I love the Old Vic. Let me get that out of the way now. I’ve watched an earth shattering Hedda Gabler there, the tender Winslow Boy and a very strong Sweet Bird of Youth (even if Kim Catrall’s wig was a bit eyebrow raising). Kevin Spacey as the Artistic Director has performed miracles there.
Sadly, Electra is not one of them. This was the single most disappointing play I have ever watched in London and I don’t feel I am exaggerating when I say that effectively its a crime against Sophocles and ancient Greek tragedy.
I assume you know the story, if not, here is the handy Wikipedia entry.
The only good thing about Electra is the set. Honestly, the transformation of the Old Vic into an approximation of an ancient Greek theatre, with the set in the middle and the seats all around it is brilliant.
The text is precise. Frank McGuinness does an excellent job in adapting a difficult play. He creates sentences that show the chasm between Sophocles’s characters, showing through words, each person’s identity. Electra goes on and on, Clytemnestra twists the story, Chrysothemis tries desperately to comply.
That’s where the good stuff ends. From the moment Kristin Scott Thomas sets her bare feet on the stage to the ridiculous altering of the ending (spoilers below) the experience left me bemused, disappointed and enraged in equal measures.
I read on Susannah Clapp’s review that
Scott Thomas has for some time preferred working in the theatre and is fed up with film parts that require her to “fuss about with tea cups”.
Well then, put me in an empire line dress and call me Miss Dashwood, cause that’s exactly what Scott Thomas does. I half expected her to bring out a cup of tea, seeing how her Electra is basically a comical madwoman, with her lines delivered with a subversive sense of irony, better suited to Goshford Park than an ancient Greek Tragedy.
Scott Thomas and Ian Rickson (the director) seem to have sat down over tea and scones and went though the following thought process: Who the hell mourns after so many years? Oh no, we can’t have that (stiff upper lip and all that), she is clearly unhinged, let’s make this abundantly clear. Slap some humorous delivery in there dear Christine cause all this pain is a bit too much for a night out in the theatre dontcha know!
Even lines that should evoke a terrible sense of loss are delivered in such a way that that audience actually laughs. “I will turn to dust waiting for Orestes”, Electra says, and Scott Thomas delivers it like the Dowager Countess in Downton Abbey. It’s funny when it should be tragic.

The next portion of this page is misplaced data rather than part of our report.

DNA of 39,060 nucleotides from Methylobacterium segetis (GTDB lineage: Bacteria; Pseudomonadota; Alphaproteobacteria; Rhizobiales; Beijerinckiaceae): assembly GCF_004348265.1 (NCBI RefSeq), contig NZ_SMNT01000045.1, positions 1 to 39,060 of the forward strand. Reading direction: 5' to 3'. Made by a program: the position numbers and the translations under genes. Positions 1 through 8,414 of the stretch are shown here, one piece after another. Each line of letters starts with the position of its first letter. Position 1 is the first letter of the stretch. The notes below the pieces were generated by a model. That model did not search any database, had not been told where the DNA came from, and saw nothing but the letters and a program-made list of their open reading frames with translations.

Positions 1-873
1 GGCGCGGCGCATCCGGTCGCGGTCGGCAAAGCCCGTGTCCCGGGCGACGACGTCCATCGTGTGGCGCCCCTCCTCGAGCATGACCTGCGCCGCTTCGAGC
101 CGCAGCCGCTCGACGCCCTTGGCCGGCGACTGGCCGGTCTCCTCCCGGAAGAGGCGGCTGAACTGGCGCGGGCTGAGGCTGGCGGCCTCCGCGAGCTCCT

Even when it is time for Electra to convince Chrysothemis, her much more compliant sister, that they have to do the deed themselves, the line “no, don’t move away” is delivered in such a way that it’s ridiculous. The audience laughs when we should be shocked.
Even when Electra finally realises that Orestes, her long lost brother, is standing before her the audience cannot stop the giggles. There is a powerful moment there, with Electra holding him and smelling him, a scene that should be powerful and evocative. But it’s hilarious the way it’s done!
Don’t even get me started on the ending, when Electra, for some reason only known to the director and probably the cast, embraces her mother’s dead body, a shocking departure from the original play. There is no redemption in Sophocles, there is no pity nor doubt in Electra’s mind. This is about justice – a terrible and cold justice that Electra feels is finally hers. No way is she going back to embrace her adulteress mother.
And this is the whole point. Yes, Electra is not well balanced. Electra has moved beyond the world of daily compromises. Where Chrysothemis accepts that they are now sinking and others are rising, Electra’s fury and sense of justice keep her going. Is this right? Is she mad? These are not questions that should be answered by portraying Electra as the mad woman of the village, spoon feeding us an ethical position instead of letting us think for ourselves. The fundamental struggles of the play – what is justice, what is truth, what is the right way to honour’s one’s parents and house, what is the honest way to live one’s life and where there is no more space for compromise, how a sense of higher justice can destroy a person – are dragged through the mud.
Electra is a noble heroine (that’s in the bloody definition of tragedy by Aristotle, if anyone involved in this play bothered to read it), not a comically unhinged idiot. An ancient Greek tragedy is a journey that should take us through to katharsis, a cleansing of the emotions. There was no cleansing at the end of Electra at the Old Vic because I didn’t identify with that Electra. Her pain was foreign, her madness funny. And because of that, there was no point to the murders.
The whole thing, I am very sad to say, was a crying shame.
Disclosure: Saw Electra at the Old Vic on 21 November 2014 with my friend Hero and we paid for our tickets in full. No prior discussion with the theatre took place.
The Old Vic